Skip to content

Village of Colfax to accept online credit card payments for utilities, ambulance

By LeAnn R. Ralph

COLFAX  —  The Village of Colfax has taken another step into the technology age.

The Colfax Village Board at the September 14 meeting approved contracting with a company called Government Payment Services, Inc. (GovPayNet) to set up an online account to allow Colfax residents and people in the Colfax area to pay water and sewer utility bills and ambulance service bills with a credit card over the Internet.

Lynn Niggemann, village administrator-clerk-treasurer, reported that she had researched four different companies and was recommending GovPayNet.

Electronic credit card payments for utilities and ambulance bills will be a convenience for those who want to pay by credit card using the Internet, she said.

The GovPayNet service does not cost the village any money, but instead, charges a fee to the user based on the amount of the transaction, Niggemann explained.

The average utility bill in Colfax is $150 per quarter, she said.

According to a chart Niggemann included in the Colfax Village Board packet, a utility bill of between $100 and $150 would cost the person using the credit card $4. If the payment is between $150 and $200, it would cost $6.

Each additional increment of $50, or a portion of that amount, would cost an additional $1.50.

At that rate, a $1,000 ambulance bill would cost the person using a credit card $30 to complete the transaction.

Village board members wondered about payments to the police department.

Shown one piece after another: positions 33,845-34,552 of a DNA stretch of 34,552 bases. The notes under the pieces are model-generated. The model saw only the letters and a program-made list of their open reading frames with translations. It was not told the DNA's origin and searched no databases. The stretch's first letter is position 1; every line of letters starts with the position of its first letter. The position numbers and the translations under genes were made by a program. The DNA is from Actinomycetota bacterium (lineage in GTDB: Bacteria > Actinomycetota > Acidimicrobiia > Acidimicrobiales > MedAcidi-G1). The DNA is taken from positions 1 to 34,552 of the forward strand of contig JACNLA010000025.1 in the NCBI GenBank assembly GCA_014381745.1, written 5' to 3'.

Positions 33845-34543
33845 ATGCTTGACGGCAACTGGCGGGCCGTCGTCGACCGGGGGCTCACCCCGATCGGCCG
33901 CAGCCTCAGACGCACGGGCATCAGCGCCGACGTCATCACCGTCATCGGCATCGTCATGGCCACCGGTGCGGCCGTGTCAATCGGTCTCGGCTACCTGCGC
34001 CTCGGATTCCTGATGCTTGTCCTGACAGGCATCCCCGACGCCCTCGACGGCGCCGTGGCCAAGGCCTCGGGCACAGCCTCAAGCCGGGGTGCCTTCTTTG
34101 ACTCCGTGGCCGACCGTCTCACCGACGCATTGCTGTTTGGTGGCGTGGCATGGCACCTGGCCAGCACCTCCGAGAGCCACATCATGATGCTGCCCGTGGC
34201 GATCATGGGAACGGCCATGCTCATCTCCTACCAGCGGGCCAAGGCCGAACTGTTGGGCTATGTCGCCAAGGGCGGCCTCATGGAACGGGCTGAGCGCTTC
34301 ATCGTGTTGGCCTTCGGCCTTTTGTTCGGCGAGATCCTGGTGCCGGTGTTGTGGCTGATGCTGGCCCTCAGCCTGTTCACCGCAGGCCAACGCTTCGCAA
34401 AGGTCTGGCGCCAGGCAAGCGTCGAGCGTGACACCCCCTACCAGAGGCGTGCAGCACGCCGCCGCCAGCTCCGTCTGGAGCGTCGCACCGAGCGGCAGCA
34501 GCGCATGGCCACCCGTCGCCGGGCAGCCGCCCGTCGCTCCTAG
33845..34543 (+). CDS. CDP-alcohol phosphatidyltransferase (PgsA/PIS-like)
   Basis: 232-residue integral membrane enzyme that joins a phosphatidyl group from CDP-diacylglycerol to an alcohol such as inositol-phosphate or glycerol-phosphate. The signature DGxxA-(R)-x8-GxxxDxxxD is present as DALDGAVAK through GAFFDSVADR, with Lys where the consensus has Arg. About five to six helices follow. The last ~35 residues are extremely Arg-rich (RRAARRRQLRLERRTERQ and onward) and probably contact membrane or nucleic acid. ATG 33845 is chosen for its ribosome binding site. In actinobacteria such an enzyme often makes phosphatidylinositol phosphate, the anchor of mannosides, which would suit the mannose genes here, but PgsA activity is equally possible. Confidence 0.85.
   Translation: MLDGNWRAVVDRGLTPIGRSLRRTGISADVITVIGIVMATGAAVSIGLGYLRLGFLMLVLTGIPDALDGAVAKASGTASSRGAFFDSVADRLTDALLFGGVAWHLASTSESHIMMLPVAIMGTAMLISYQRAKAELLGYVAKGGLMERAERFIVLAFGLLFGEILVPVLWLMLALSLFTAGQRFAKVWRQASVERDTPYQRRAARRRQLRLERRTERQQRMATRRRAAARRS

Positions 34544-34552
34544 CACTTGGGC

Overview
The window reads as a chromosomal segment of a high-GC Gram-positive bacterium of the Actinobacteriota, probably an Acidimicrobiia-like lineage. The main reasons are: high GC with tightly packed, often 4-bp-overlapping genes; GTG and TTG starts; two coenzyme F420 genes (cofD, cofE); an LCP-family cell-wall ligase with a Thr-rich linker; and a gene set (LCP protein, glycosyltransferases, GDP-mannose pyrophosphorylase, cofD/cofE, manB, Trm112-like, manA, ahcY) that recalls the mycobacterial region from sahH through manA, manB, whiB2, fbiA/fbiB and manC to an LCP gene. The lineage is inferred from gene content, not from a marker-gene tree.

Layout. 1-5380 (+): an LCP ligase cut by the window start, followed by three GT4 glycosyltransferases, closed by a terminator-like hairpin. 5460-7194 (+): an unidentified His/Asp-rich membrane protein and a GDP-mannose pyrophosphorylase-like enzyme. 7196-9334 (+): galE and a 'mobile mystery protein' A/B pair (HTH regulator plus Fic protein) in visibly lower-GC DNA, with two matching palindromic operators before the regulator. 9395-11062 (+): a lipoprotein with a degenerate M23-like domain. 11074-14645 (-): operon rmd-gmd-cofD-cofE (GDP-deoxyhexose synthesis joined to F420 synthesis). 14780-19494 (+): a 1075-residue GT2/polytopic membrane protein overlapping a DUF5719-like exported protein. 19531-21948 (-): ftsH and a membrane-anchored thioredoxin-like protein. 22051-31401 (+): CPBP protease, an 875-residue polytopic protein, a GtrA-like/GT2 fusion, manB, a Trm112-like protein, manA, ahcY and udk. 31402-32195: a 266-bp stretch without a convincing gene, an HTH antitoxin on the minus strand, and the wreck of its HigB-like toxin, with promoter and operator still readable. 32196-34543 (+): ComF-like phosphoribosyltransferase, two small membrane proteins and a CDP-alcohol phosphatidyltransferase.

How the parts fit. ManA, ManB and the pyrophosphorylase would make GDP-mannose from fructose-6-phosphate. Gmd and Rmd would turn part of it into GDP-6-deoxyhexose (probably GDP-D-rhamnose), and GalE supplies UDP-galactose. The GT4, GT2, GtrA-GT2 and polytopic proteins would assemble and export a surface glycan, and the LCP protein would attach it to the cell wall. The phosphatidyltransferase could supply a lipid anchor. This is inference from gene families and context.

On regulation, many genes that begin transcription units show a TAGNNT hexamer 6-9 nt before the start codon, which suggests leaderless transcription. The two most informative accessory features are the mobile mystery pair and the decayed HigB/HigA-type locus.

Scott Gunnufson, village president, noted that payments for ordinance violations in Colfax go through Dunn County.

Police Chief Bill Anderson said people pay parking tickets at the Colfax Police Department, but they tend to pay those by cash or check.

If the police chief finds there are quite a few people each month who want to pay parking tickets by credit card, it is easy to add another icon to the system, Niggemann said.


Once the system is set up on the Village of Colfax website, when people are ready to make an electronic payment, they will be transferred out of the Colfax website to the GovPayNet secure website, Niggemann said.

One of the other vendors will work with WorkHorse, the computer software the village uses for accounting, she noted.

Colfax only has 500 utility bills sent out all together every quarter. If the village were receiving 100 credit card payments per day for utilities, it might be beneficial to go with that company, she said.

Once GovPayNet receives a signed agreement from Colfax, it will take three or four weeks to set up the village’s account, Niggemann said.

“It’s a great idea. This way, the village does not have to worry about having a secure website (for credit card payments),” Gunnufson said.

One hurdle with the online payment system is that people will have the option of mailing in the payment with the credit card number, Niggemann said.

By law, the village cannot keep a credit number on file.

The part of the sheet containing the credit card number would have to be cut off and shredded, but the rest of the sheet would have to be kept on file to document that the bill was paid by credit card, Niggemann said.

“Sheila will post the payment, and it will go into the shredder next to her desk,” she explained.

Time savings

Gunnufson wondered if online payments would save time for village employees.

“There’s no time savings really,” Niggemann said.

With GovPayNet it will be a matter of checking the bank deposit to make sure the payments are there as opposed to opening an envelope, finding a check and processing the payment, she said.

In addition to Gunnufson, village trustees Carey Davis, Annie Schieber and Dave Wolff voted in favor of the motion to contract with GovPayNet.

Village Trustees Susan Olson, Mark Halpin and Jeremy Klukas were absent from the meeting.